Students falling behind in math, on track in reading, new study finds
Lack of data on poor and minority students, who were disproportionately missing from the assessment. raises concerns.
The Facts Inside Our Reporter’s Notebook
A fall assessment given to about 4.4 million students in grades 3-8 has found that math scores are down on average 5-10 percentile points compared to an average year.
The assessment by the nonprofit educational group NWEA also showed third-, fourth- and fifth-grade students had the largest drops in math scores.
The assessment, or test, was given to examine student proficiency in key subject areas. With a year full of school shutdowns and online learning, scores were expected to drop due to the COVID-19 disruptions.
The exam, administered to some students in person and some remotely, showed that students have gained skills in math and reading. However, the math achievement was lower than in a typical year. Students scored better than projected in reading, keeping on track with grade levels.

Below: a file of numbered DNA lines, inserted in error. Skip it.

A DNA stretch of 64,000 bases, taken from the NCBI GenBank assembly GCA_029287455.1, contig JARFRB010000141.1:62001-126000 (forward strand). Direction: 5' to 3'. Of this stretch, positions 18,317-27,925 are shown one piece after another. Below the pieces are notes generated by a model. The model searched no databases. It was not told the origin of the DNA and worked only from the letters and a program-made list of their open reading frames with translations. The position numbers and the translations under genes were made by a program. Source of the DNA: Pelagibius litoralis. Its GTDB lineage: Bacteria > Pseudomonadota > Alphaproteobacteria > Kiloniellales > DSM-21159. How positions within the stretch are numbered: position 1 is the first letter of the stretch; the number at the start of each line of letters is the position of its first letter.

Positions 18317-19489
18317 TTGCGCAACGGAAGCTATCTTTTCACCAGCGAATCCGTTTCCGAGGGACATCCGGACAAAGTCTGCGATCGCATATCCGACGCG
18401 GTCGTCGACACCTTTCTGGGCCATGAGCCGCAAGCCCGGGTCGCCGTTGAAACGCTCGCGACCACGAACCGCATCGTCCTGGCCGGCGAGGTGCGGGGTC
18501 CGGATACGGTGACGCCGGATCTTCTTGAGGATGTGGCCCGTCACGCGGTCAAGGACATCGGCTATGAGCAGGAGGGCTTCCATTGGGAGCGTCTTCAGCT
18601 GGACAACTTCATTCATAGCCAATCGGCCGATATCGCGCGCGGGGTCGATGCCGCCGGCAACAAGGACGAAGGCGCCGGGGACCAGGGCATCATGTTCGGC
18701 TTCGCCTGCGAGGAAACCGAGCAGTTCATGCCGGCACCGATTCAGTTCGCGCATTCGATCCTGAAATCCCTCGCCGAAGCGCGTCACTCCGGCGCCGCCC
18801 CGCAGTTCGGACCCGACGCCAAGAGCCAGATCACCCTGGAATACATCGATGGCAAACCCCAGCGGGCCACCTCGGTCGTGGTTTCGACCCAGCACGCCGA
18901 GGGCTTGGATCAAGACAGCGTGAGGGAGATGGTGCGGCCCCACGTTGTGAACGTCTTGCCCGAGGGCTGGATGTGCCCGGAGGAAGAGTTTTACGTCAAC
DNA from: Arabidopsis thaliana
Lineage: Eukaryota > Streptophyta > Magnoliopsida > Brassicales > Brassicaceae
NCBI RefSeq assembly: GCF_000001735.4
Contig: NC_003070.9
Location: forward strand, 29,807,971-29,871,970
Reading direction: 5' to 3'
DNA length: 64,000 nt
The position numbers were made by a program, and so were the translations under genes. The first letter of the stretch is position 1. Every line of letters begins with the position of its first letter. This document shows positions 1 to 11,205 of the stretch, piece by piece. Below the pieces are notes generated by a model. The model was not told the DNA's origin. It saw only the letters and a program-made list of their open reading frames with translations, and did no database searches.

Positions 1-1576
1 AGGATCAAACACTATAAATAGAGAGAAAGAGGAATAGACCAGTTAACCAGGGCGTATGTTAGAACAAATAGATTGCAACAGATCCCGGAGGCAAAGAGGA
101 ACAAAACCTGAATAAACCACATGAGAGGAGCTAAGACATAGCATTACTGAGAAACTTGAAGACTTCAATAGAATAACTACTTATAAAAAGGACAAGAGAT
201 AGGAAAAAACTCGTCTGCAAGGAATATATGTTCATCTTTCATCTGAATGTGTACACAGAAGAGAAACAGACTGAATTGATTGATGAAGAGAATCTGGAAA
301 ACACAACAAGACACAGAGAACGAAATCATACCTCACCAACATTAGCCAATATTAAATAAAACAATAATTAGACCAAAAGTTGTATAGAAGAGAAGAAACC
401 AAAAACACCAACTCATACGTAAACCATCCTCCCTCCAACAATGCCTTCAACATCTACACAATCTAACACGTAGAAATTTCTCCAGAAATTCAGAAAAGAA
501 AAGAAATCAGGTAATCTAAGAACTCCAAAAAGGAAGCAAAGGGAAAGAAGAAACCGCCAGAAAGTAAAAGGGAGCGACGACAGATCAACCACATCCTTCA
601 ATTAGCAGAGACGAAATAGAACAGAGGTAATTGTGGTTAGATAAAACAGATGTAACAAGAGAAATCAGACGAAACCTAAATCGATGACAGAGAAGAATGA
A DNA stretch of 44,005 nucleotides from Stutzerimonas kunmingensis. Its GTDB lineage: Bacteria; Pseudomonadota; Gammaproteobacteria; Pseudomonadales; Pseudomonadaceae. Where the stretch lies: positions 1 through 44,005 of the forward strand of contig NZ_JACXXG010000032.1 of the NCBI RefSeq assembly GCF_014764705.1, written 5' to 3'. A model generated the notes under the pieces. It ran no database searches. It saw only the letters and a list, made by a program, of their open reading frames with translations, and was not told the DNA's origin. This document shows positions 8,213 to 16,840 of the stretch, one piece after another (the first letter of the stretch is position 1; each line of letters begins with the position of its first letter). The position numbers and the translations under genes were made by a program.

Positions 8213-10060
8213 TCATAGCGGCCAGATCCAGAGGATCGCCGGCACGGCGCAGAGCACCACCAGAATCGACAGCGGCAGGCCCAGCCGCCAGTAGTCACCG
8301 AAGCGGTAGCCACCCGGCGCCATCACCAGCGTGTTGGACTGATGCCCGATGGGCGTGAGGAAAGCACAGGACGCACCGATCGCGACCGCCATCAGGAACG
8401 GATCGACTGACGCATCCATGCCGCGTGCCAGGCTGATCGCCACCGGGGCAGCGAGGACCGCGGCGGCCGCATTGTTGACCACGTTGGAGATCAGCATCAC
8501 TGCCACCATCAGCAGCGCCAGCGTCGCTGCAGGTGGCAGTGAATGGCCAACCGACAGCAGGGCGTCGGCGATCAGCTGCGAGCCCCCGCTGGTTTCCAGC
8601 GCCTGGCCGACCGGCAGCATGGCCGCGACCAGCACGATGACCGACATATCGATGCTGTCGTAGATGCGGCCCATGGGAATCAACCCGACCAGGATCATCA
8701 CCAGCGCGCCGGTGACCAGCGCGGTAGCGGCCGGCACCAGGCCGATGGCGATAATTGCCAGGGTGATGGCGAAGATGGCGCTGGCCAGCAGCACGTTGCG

"The results tell a less rosy story in math: Student achievement was 5 to 10 percentile points lower than the pre-COVID-19 performance by same-grade students last fall, and students showed lower growth in math across grades 3 to 8 relative to peers in the previous, more typical year," the NWEA research summary said.
There was a lack of data on poor and minority students, who were disproportionately missing from the assessment due to being "absent from school and/or opting out of testing for economic, health, technological, or other reasons unknown to educators and researchers," the report stated. "A sizable population of the most vulnerable students were not assessed in fall 2020, and their achievement is not reflected in the data as a result."
Among the larger concerns are whether the minority students will fall far behind peers in private schools and religious schools, many of which are allowing at least some in-class learning during the pandemic.